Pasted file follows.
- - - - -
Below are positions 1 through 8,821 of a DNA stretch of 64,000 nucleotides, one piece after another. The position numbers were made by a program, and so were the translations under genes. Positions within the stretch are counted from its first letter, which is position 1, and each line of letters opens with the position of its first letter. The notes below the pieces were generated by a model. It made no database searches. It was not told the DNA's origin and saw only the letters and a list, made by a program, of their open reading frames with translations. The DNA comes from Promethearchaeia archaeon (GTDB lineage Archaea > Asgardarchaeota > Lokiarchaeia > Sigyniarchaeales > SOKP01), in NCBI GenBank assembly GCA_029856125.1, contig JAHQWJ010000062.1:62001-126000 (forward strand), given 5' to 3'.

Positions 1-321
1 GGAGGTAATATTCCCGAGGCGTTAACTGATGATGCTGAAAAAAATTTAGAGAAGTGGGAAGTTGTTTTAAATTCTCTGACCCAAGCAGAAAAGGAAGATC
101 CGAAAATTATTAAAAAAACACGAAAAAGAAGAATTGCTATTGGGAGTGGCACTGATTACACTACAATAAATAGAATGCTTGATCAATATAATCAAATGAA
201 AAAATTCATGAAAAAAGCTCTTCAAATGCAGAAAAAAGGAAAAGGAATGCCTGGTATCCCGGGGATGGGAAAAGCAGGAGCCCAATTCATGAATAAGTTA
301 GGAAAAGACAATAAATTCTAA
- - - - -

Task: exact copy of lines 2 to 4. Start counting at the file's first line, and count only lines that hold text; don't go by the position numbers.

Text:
Positions 1-321
1 GGAGGTAATATTCCCGAGGCGTTAACTGATGATGCTGAAAAAAATTTAGAGAAGTGGGAAGTTGTTTTAAATTCTCTGACCCAAGCAGAAAAGGAAGATC
101 CGAAAATTATTAAAAAAACACGAAAAAGAAGAATTGCTATTGGGAGTGGCACTGATTACACTACAATAAATAGAATGCTTGATCAATATAATCAAATGAA